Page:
I tend to focus on three key areas of a business when looking at where we have come from and the future direction we need to take. We don’t have a Business GPS that will pinpoint our final destination and tell us step by step which turns to take. We do however have our experiential compass that can show us the general direction, based on our past movements and the trails we have marked to get to the current position. At times when we feel a little lost however there are many tools at hand that we can utilize to get back on course. A strong business strategy serves as the basis for all future actions, and from time to time these might need to be tweaked or altered a little, a few degrees here and there.
Consider the following three “influencers” to determine if it is the plan that needs some alterations or is it tools and support you have in place to get you where you want to be. First, what if any landscape changes are you encountering on your journey? Has competition changed? Has the marketplace grown or retracted? Depending on what your product or service is, has consumer attitude changed? Is your brand more or less recognized? What is being said about you in social media circles? These all have an impact on your business, just the same as the landscape would if you were hiking through dense forest, thick marsh, inclement weather conditions etc. We always plan for these events, however it is the smart business person that recognizes theses changes and adapts.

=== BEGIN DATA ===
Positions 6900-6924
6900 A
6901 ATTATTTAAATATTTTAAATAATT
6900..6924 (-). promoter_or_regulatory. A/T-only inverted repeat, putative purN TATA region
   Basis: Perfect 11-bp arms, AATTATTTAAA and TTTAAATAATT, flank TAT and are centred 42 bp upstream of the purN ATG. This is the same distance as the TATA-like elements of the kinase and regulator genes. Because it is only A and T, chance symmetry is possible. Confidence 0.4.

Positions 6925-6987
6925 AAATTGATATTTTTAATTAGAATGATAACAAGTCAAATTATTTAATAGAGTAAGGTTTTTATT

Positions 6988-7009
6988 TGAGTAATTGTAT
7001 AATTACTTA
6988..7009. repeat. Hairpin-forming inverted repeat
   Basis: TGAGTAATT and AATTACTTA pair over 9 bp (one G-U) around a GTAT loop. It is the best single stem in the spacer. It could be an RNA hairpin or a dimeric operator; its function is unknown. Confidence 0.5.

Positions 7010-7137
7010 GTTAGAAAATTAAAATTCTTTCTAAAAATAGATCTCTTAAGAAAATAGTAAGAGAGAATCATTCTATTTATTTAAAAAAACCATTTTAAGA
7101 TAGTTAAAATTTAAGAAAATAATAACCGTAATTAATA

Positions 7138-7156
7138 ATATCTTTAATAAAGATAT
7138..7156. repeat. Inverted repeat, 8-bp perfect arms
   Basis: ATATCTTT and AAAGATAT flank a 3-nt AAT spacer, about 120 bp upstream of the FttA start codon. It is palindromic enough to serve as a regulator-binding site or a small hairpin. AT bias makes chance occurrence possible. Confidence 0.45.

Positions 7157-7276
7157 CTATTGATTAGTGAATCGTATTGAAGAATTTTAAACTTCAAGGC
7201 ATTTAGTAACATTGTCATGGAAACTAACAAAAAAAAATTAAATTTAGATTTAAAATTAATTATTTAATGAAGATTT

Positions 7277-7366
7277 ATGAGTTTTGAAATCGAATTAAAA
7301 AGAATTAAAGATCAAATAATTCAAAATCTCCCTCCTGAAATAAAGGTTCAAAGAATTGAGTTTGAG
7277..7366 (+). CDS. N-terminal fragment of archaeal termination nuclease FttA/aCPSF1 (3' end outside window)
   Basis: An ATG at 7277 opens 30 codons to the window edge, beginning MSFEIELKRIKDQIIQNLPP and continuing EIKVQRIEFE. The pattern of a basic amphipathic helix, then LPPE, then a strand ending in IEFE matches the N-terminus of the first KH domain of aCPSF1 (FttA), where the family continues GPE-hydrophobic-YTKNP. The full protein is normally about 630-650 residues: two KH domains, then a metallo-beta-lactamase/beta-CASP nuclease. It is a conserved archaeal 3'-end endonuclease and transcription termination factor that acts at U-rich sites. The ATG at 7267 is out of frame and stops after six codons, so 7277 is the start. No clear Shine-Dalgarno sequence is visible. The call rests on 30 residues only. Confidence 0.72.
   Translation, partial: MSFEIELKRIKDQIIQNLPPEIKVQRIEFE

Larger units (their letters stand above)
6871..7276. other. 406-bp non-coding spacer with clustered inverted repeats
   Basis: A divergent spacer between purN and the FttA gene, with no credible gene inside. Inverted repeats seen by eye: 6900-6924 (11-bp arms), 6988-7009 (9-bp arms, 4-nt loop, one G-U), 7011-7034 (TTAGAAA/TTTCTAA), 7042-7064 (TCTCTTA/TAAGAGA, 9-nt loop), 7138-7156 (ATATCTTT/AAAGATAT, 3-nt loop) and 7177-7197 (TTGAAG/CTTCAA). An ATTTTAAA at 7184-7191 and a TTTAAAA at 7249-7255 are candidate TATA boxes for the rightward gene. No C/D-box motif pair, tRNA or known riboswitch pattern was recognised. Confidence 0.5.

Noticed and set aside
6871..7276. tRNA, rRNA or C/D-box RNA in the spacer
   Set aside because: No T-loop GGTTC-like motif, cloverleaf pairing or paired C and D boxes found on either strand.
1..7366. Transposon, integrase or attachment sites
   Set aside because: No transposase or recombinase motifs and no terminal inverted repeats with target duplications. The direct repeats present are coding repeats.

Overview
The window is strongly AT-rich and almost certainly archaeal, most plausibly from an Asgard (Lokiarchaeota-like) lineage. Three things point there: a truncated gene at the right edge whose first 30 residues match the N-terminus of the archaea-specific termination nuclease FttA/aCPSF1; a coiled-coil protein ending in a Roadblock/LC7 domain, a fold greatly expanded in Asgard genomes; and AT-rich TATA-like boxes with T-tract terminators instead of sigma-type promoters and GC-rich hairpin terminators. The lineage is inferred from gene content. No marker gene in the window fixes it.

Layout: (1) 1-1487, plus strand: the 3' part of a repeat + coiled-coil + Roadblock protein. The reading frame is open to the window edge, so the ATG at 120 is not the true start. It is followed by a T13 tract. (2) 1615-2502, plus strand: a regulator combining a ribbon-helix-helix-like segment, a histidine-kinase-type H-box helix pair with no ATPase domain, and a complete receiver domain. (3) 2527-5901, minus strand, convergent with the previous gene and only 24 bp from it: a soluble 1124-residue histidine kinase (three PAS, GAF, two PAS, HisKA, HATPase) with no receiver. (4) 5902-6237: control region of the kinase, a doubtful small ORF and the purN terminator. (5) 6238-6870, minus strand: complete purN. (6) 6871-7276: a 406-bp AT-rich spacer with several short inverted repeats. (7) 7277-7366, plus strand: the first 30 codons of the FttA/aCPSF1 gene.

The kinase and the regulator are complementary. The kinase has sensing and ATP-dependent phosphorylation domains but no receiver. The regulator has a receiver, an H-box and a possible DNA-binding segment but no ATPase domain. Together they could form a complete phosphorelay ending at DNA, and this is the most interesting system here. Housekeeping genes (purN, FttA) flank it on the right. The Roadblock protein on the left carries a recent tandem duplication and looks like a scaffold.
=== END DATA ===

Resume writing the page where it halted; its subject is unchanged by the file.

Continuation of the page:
Second, is everyone on your team paddling in the same direction? It may be time to review your goals and objectives with the entire team. Explain your progress, and ask for feedback on possible alternatives to past actions that did not get you the results you were hoping for.
Finally, has the leader in the group demonstrated the skills and competencies that make them a good leader? Flexibility, positive thinking, the ability to manage internal conflict, foresight and most importantly do they delegate authority? When the business is doing well, everyone is happy, however throw a few missed objectives, a string of poor revenue performing months or some other distraction into the mix and the added pressures can have ill effects on the employees and the leaders of the organization. Most of us have seen in our business lives the type of leader who owns the successes but positions the failures on others.